LAS VEGAS – Mike Dallas Jr. has never, and will never, be mentioned as one of boxing's greats. He's a solid, representative professional fighter, no more, no less.
Dallas is a virtual unknown, but to Lucas Matthysse, he represents the pinnacle of the sport.
Matthysse has dreams of hitting it big in boxing, and the only way to get there is to get past guys like Mike Dallas Jr. and keep the hope of the big score alive.
The quiet 30-year-old Matthysse is one of boxing's best-kept secrets, the modern era's answer to Arturo Gatti. He's aggressive, he's intense and he's always entertaining.
He comes from a prominent boxing family in Argentina. His father, Mario; his mother, Doris; his brother, Walter; and his sister, Edith, were all fighters. It's as if the ability to hook off the jab and set up a right cross was genetically conferred upon him.
He's 32-2 with 30 knockouts, but he meets Dallas on Saturday in the main event of a Showtime-televised card at the Hard Rock facing something of a crossroads.
Those two defeats came to Zab Judah and Devon Alexander, slick boxers who weren't simply willing to stand in front of Matthysse and slug. They had speed, quickness and nuance to their games. And though Matthysse still believes he deserved to win both of those bouts, he didn't.
And that puts pressure on him to defeat Dallas. He not only needs it to keep his dream alive for a shot at Danny Garcia's super lightweight title, but he needs it to prove that slick, skilled boxers aren't his Kryptonite.
"I don't consider that I lost to Alexander and Judah," Matthysse said. "But I want to stay on the first level of boxing and I have to defeat Mike Dallas to do that."
Matthysse is passionate about boxing and loves to be immersed in its peculiar culture. It's why he has fallen so hard for Las Vegas, the gambling mecca known as "The Fight Capital of the World."
Matthysse's first foray to Las Vegas came on a historic weekend in the spring of 2007. He fought the night before Floyd Mayweather Jr. and Oscar De La Hoya met at the MGM Grand Garden in what would turn out to be the highest-grossing fight in boxing history.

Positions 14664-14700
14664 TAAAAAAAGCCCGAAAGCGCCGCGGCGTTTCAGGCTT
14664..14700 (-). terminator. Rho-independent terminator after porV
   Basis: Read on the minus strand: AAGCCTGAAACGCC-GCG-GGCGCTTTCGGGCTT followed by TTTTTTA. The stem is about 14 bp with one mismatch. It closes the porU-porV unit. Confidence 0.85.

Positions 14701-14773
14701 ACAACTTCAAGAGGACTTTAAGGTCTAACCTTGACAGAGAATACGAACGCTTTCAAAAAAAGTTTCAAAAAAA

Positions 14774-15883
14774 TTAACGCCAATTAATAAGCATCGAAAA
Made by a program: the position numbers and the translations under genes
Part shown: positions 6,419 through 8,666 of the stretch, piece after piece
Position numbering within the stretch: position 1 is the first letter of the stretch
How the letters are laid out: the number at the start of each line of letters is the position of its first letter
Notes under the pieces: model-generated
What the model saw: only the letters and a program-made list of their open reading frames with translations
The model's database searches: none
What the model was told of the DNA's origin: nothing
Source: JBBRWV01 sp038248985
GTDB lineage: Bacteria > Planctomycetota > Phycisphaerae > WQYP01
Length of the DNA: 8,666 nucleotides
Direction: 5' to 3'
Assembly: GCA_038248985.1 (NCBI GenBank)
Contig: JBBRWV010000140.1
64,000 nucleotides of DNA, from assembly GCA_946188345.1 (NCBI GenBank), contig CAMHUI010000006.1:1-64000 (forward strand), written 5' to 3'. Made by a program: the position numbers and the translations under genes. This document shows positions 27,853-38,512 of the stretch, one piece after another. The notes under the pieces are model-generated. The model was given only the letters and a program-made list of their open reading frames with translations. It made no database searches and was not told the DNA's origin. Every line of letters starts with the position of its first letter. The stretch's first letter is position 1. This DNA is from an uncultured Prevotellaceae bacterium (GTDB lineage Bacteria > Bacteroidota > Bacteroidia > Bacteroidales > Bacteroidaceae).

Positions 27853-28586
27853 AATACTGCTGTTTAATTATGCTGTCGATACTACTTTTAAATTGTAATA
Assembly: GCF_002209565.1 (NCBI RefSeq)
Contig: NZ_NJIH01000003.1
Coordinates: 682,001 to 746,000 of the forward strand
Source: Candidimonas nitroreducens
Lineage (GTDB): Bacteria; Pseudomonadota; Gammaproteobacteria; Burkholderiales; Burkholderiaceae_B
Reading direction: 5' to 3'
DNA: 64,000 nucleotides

Coming from a small town in Argentina, the sights and sounds of Las Vegas were odd to Matthysse. But he instantly felt at home. The sights, the sounds, the feel of boxing was everywhere.
Boxing is part of the city's culture in Las Vegas, nearly as much as the omnipresent slot machines, and the ghosts of big fights past are never too far away. It's the kind of scene he knew fairly quickly that he wanted to be part of regularly.
"I love Las Vegas," he said. "It feels like my home. It's a big stage and this is where I want to be."
He's on track for a fight against Garcia at the end of the year, assuming he gets past Dallas. Garcia faces Judah on Feb. 9 in Brooklyn, N.Y., and so is on the same schedule as Matthysse.
De La Hoya, the Golden Boy president whose company promotes both Matthysse and Garcia, has an affection for Matthysse that was born out of some amazing battles already.
"If you turn on the television and Lucas Matthysse is fighting, you're probably not going to turn the channel," De La Hoya said. "He's the kind of guy you can't take your eyes off of. He's a very entertaining fighter. He's the kind of guy we'd match with anyone."
That's what Matthysse wants to hear. He wants to be in those epic Las Vegas fights one day, as well, and have the crowd roaring and chanting his name.
To get there, he needs to prove that he can effectively deal with slick boxers and demonstrate that his crowd-friendly style can survive at the sport's highest level.
"I'm not a guy who talks too much," he said. "I just like to fight and make the people happy."
You don't have to talk too much if you bring it every night the way Matthysse does. If his dreams play out, he'll become as much a part of the Las Vegas landscape as the neon lights.
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